An Azeri son and filmmaker returns to his mother after eight years – again – in this fascinating self-portrait that carves out its own path between observation and reconstruction.
When a little over half an hour into the documentary we see the mother and sun reuniting at her remote village house, and silently hugging, he has been away for eight years – or so we’re told.
But this isn’t really the first time they reunite. First of all, the son, Azeri filmmaker Hilal Baydarov, made his previous documentary When the Persimmons Grew (2019) on the same subject, also with his mother (winning the award for Best Documentary at the Sarajevo Film Festival).
Secondly, Baydarov does almost everything himself, including sound and cinematography. So he was already there for the first part of the movie, filming his mother quietly going about her daily chores. And he will still be there, filming his mother alone again, after we have seen him leave towards the end.
In between, we find similarly constructed scenes. When we see Baydarov, in a series of consecutive shots, pensively walking away from us through the countryside, it’s clear that after every take he had to walk back to get his camera. When we see him putting up a ladder to get his old cradle from his mother’s attic, we know he’s already been up there, and the ladder was already standing there, because the camera is up there. It’s so obvious that it feels as if Baydarov is urging us to realize this is all a construction.
Thus, even the calm and lovingly framed observations of his mother’s daily life – which form an important part of Mother and Son’s charm – might not all be quite what they seem. It seems as if time has stood still in this little Azeri village. And this is what Baydarov, returning from Baku after an apparently disappointing career, is looking for (as he arrives at his mother’s house, he tellingly sits down beneath a cuckoo clock).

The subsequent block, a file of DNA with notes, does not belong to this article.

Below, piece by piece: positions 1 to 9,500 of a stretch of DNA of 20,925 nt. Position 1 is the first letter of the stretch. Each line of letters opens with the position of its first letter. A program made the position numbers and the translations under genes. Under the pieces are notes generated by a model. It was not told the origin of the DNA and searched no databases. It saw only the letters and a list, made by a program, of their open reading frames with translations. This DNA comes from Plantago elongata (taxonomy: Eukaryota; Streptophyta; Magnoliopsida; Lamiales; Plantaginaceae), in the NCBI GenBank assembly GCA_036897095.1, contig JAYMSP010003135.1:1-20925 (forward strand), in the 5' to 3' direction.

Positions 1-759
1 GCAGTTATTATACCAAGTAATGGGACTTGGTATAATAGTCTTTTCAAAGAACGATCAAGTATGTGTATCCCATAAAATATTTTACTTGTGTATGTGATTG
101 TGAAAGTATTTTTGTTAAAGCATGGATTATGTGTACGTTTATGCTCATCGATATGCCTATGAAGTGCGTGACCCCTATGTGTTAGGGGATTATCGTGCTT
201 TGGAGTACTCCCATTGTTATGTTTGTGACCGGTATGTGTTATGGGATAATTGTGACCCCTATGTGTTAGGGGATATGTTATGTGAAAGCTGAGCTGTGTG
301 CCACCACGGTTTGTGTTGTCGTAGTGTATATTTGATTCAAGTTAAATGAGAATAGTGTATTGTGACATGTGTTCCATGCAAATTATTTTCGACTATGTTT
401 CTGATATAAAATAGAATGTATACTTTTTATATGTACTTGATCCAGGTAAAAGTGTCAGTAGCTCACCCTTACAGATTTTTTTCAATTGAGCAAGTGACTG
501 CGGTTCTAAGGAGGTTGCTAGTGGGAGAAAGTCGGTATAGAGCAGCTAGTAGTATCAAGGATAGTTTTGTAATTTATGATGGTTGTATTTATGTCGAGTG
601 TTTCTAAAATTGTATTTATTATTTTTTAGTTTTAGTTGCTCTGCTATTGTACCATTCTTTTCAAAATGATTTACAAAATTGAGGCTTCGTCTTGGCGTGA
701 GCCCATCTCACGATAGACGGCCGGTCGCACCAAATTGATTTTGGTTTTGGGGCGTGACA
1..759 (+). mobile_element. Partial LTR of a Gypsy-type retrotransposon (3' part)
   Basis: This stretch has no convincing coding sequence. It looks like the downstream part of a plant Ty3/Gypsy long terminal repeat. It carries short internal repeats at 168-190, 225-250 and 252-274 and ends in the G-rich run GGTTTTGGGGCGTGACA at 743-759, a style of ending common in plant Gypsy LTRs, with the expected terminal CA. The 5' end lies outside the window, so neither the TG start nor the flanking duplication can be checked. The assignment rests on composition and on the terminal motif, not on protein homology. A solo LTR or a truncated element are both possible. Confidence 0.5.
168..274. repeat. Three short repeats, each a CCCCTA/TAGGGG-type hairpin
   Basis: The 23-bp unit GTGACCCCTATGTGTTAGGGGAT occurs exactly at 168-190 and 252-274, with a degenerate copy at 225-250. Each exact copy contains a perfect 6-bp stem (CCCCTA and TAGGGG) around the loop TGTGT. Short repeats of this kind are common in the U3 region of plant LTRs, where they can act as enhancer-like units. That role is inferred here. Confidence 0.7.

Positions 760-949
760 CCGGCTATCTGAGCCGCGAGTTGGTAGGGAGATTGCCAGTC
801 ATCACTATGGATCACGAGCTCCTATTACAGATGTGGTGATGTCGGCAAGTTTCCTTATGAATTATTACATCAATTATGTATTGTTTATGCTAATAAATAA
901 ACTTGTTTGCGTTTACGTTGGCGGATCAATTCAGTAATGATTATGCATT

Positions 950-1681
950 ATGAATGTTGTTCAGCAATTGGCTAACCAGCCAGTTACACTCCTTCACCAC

Note the past tense of ‘When the Persimmons Grew’, in which he said: “Home is a place where you can feel the time pass.” This time, he adds: “I do not believe in anything which has not been filtered by time.” So, he portrays his mother living a slow and quiet traditional life, on her own. She still hoists water from a communal well, bringing her own rope and bucket. She owns a few chickens, in a crooked hen house, and we see her pluck one of them, as the others gather round inquisitively. She walks through the fields and slowly climbs over some wooden fencing. And she often rests during the daytime, on her bed or couch, with nothing but the sounds of birds and crickets in the background.
It all feels very rustic and timeless, until we hear Baydarov complain about how much has changed since he left the village. He bemoans the new roads and sounds of passing cars, which were never there before, and the fact that the village is now hooked up to the gas network. But we never hear the cars passing – which means Baydarov edited them out. And he extensively shows his mother heating water on a traditional wood-burning stove and baking bread in a wood oven. We even see her ironing with an old-fashioned charcoal iron – but a little later on, as if Baydarov was pulling our leg, she’s using an electric one. Even though much or most of what we see might still be contemporary, it is obvious – and emphasized in his voice-over monologues – that Baydarov is à la recherche du temps perdu.
Similarly, when he is talking philosophically about how he loves looking at walls, and his mother berates him for it, saying “Didn’t you have windows in your house?”, and he subsequently takes one of his mother’s spare windows home with him when he leaves, this might be what actually happens or happened, but more likely it should be taken metaphorically.
Meanwhile these long voice-over monologues, which in the version viewed suffered from an inadequate English translation, portray Baydarov as a misanthropic, self-hating and self-centred man, with hints of suicidal tendencies: “How can it be that a person hates everything that he did? How I hate my voice, my writings, my shots!”